Scroll Lock may not see much action these days, but it is still useful in niche settings. For example, the arrow keys' functionality is altered by Scroll Lock in spreadsheet programs such as Microsoft Excel. Instead of repositioning the current cell, hitting the arrow keys with Scroll Lock enabled changes the display of the spreadsheet. Finding your way around huge spreadsheets without modifying the current cell may be a real pain without this feature.
Scroll Lock may continue to perform its initial purpose or find new usage in certain older systems and apps. Using Scroll Lock as a break or pause feature is one example in several computer programs or gaming applications.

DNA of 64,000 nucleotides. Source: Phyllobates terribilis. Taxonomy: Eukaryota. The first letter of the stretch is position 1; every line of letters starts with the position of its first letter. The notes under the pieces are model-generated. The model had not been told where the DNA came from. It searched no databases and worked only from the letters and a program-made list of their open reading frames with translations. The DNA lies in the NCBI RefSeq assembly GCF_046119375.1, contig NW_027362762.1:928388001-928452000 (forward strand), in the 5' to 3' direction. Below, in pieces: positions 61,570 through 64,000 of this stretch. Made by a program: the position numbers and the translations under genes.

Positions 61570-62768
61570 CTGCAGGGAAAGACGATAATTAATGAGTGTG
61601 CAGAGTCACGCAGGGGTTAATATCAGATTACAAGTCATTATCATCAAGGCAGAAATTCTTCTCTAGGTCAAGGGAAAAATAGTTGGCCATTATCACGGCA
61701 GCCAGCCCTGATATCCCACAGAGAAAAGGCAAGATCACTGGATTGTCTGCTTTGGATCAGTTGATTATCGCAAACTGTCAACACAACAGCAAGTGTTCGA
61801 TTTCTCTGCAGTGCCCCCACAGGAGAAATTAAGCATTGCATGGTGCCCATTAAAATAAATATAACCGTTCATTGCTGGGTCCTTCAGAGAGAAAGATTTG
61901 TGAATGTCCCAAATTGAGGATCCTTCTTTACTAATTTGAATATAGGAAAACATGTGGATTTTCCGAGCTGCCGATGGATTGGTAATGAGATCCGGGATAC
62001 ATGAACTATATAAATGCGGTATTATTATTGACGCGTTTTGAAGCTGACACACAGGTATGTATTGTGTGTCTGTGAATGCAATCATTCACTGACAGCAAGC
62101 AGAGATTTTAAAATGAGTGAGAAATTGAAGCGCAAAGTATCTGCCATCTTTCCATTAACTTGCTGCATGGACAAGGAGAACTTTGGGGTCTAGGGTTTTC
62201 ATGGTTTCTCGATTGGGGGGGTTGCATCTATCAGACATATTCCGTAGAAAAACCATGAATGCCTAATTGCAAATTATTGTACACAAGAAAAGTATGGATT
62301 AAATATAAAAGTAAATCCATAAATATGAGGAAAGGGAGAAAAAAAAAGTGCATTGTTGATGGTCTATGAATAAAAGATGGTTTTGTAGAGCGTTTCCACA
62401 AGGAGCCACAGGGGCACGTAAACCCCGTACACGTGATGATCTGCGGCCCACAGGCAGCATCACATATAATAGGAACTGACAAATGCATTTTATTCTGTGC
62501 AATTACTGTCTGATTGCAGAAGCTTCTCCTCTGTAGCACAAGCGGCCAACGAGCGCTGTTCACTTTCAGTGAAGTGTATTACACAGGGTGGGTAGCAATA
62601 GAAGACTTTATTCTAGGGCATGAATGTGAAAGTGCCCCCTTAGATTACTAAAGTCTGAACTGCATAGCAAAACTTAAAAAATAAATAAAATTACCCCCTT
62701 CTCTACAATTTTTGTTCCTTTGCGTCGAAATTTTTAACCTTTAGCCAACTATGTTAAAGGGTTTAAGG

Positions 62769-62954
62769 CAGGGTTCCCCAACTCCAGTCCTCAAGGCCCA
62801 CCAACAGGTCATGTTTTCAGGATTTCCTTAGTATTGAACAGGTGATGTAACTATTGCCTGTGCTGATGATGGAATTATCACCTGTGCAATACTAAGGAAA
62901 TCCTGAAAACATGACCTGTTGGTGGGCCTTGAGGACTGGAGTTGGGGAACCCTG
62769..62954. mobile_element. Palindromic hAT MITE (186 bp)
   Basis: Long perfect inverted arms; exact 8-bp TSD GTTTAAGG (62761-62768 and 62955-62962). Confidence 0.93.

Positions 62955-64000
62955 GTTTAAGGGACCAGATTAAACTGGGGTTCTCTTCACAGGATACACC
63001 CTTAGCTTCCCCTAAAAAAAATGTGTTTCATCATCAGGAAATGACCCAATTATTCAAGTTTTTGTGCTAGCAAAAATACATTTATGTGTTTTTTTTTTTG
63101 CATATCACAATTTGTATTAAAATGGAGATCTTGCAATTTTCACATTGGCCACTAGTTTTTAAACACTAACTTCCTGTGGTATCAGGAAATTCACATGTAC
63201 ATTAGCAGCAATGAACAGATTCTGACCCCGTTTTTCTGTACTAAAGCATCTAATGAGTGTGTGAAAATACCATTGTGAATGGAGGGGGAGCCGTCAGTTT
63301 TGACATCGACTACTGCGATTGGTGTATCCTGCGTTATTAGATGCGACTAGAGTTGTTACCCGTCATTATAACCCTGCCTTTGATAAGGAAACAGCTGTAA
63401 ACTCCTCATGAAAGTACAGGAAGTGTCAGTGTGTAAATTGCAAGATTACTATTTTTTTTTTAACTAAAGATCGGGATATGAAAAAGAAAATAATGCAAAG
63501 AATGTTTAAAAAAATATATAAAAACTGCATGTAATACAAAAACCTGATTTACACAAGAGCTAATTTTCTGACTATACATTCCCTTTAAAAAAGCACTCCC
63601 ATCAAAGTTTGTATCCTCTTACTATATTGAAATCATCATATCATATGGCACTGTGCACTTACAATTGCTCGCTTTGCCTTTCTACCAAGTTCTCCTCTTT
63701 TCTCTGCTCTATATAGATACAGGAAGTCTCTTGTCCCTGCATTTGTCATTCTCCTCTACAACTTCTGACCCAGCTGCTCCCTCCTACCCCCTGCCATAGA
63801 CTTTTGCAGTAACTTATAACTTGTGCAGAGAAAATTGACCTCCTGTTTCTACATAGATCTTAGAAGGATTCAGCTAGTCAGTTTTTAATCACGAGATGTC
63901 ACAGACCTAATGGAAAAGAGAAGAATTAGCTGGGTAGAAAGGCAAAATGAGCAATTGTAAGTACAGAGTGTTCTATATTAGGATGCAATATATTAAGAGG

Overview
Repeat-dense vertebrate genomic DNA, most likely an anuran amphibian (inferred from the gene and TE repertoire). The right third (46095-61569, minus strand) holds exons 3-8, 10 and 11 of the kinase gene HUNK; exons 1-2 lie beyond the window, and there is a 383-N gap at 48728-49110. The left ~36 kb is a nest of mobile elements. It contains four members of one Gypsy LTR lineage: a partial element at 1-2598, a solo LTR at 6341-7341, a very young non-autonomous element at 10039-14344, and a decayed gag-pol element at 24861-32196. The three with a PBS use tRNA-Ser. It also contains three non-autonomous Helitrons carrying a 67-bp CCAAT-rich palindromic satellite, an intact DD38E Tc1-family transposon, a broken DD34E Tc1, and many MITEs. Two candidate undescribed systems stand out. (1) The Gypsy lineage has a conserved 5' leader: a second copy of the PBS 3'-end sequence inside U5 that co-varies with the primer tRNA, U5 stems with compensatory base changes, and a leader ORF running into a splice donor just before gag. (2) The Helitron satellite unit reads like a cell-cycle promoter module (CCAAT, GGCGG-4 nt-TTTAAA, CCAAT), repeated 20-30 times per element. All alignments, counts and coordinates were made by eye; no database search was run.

The Scroll Lock key is often abbreviated as "ScrLk," "Scroll Lock," or something similar on most contemporary keyboards. On the other hand, several modern laptop and small keyboards leave this key off because of how rarely it is used.
It's worth noting that Scroll Lock is still around, even if it's not as useful in regular computing nowadays. The fact that it has persisted for so long shows how quickly computer hardware is changing and how our relationships with technology are also altering. The functions of individual keys, such as Scroll Lock, may change or disappear entirely if computing technology develops further.